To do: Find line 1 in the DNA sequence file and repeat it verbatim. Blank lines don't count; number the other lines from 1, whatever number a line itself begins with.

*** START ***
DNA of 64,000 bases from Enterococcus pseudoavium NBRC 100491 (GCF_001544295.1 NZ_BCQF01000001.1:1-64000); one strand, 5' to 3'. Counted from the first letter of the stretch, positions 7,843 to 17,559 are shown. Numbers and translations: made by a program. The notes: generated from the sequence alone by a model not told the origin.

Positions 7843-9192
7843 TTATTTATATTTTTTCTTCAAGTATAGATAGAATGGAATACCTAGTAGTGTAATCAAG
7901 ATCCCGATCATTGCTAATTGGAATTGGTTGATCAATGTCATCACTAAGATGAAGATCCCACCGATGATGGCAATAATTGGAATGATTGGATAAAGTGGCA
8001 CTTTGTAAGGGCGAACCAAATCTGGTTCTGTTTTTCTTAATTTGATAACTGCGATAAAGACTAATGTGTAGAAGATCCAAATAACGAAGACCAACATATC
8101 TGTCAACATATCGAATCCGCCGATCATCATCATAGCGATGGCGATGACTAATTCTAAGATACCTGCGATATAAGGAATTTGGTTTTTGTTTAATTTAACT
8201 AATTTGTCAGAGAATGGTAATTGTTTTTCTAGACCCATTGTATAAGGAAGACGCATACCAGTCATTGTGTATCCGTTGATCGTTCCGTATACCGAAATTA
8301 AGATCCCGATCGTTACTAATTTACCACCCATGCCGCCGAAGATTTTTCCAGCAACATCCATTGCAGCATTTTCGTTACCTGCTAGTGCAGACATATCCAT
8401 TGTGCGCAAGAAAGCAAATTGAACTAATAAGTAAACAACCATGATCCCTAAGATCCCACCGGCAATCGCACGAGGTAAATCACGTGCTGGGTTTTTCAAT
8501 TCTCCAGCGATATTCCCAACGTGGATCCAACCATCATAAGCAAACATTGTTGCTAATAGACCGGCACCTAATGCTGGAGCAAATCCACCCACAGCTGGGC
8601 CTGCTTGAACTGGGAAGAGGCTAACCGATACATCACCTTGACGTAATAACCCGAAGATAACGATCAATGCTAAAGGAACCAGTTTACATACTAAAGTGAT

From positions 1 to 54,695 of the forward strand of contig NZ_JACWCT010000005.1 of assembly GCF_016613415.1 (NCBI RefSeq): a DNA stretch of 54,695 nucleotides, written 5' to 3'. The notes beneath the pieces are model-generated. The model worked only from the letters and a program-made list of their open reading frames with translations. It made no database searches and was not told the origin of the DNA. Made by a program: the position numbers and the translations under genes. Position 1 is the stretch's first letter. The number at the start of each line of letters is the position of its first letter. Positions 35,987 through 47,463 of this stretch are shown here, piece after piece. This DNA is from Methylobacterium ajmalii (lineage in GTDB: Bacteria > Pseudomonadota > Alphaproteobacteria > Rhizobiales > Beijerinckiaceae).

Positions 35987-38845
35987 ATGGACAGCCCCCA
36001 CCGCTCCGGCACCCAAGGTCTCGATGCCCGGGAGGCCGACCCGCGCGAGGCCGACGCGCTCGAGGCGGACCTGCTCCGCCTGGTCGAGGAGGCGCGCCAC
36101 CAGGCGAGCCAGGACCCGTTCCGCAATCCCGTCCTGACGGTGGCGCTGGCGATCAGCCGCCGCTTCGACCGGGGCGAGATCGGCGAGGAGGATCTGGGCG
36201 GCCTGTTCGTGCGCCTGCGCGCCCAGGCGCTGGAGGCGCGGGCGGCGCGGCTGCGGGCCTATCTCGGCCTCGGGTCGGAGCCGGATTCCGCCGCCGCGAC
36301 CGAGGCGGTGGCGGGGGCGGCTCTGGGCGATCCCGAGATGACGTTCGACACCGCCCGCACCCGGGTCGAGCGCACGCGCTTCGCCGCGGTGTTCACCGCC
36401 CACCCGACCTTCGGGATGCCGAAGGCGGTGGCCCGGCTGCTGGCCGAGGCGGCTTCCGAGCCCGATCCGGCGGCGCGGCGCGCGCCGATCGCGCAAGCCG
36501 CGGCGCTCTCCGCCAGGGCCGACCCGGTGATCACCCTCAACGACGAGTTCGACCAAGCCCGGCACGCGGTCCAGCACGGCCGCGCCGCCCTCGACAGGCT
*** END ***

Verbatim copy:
DNA of 64,000 bases from Enterococcus pseudoavium NBRC 100491 (GCF_001544295.1 NZ_BCQF01000001.1:1-64000); one strand, 5' to 3'. Counted from the first letter of the stretch, positions 7,843 to 17,559 are shown. Numbers and translations: made by a program. The notes: generated from the sequence alone by a model not told the origin.